New Media Producer: Brad Maglinger
The man of the hour at a celebratory luncheon used to suffer tremendous pain with a condition called generalized dystonia that caused his body to jerk violently. In August, that all changed for Sam Fischer Jr. at a hospital in Philadelphia where two pacemakers were implanted in his chest. When they sense too many impulses, they send out tiny jolts of electricity to block the misfirings of the brain.
It's a last resort surgery that the other members of the dystonia support group aren't sick enough to get. For many, the spasms and abnormal postures are confined to the neck area, a condition called spasmodic torticollis.
"I'd walk around work with my hands on my head like this holding it," says Denise Potter. "To talk to somebody, my whole body would do this because I couldn't move my head."
Relief came in the form of botulinum toxin or Botox. It temporarily paralyzes the muscles and keeps them from shaking or locking up. It's the same treatment now used for cosmetic purposes, usually to minimize wrinkles in the forehead.
"It makes me mad," Denny Ferrin says. "Why should they have something that would probably take care of my situation just to beautify themselves?"
Ferrin isn't a big fan of people who use Botox for cosmetic reasons. He's afraid if it's used too much for what he considers trivial purposes, there won't be enough for the people who really need it.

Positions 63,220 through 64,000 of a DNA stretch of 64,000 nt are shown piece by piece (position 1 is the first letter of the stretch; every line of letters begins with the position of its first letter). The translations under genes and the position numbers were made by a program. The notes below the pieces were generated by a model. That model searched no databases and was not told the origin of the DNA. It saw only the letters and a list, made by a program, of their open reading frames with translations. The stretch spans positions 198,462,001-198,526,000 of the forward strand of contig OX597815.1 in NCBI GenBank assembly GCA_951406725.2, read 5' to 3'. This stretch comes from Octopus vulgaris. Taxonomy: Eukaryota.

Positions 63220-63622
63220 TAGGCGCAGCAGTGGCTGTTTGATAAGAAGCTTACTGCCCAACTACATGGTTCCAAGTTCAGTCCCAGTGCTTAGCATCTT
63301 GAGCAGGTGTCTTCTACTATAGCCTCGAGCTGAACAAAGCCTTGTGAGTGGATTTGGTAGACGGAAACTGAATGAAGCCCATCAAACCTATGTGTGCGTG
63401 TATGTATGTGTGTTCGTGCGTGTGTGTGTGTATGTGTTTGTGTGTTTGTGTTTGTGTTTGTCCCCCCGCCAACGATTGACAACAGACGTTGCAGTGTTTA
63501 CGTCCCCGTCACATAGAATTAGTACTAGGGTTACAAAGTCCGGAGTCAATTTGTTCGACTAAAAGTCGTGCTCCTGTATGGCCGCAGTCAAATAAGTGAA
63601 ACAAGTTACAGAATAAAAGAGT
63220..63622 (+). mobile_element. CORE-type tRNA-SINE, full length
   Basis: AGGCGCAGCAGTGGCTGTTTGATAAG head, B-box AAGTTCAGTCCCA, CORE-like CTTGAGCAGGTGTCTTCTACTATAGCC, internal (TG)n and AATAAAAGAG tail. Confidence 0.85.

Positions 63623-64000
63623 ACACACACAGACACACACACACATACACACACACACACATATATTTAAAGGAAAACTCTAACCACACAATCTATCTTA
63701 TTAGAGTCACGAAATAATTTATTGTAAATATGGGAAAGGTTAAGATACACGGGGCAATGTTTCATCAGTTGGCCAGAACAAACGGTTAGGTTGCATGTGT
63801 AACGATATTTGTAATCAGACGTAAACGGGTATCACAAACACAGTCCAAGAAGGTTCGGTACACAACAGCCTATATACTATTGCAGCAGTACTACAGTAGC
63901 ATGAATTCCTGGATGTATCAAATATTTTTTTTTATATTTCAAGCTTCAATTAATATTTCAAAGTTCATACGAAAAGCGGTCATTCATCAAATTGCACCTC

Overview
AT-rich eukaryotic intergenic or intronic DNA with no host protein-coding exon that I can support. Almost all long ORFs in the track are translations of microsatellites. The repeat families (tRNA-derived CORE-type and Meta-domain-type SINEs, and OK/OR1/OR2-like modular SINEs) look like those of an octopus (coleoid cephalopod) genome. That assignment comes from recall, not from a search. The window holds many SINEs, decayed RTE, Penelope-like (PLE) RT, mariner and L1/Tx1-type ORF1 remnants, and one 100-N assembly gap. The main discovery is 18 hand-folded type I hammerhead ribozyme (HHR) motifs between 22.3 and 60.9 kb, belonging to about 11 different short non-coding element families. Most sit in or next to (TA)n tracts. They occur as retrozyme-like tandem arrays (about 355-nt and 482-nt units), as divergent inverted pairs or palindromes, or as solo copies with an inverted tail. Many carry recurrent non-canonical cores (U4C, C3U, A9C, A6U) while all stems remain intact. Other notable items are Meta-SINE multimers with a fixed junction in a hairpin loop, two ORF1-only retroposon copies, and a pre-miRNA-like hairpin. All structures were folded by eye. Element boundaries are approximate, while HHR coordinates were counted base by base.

Patient Jerome Vowels has other concerns. "I don't like the idea of doing that because it raises the price for the rest of us," he says. "When they use it for cosmetic purposes, it seems like the price goes up."
But both Henderson neurologist Michael Mayron and a spokesperson for the drug maker Allergan say those fears are unfounded. They say the price of Botox has gone up, but cite inflation as the primary reason. And they say there is no danger of the drug running out. That's good news for the members of the group. Until a treatment is available for them that works as well as Sam Fischer's has, Botox is something they can't live without.
For more information, go to Dystonia, Inc. at www.spasmodictorticollis.org or call 1-888-445-4588.
For information on how to provide financial help to the Sam Fischer, Jr. family, send emails to: Hope4SamJr@aol.com.
For more information on Botox, visit the company's website at www.allergan.com.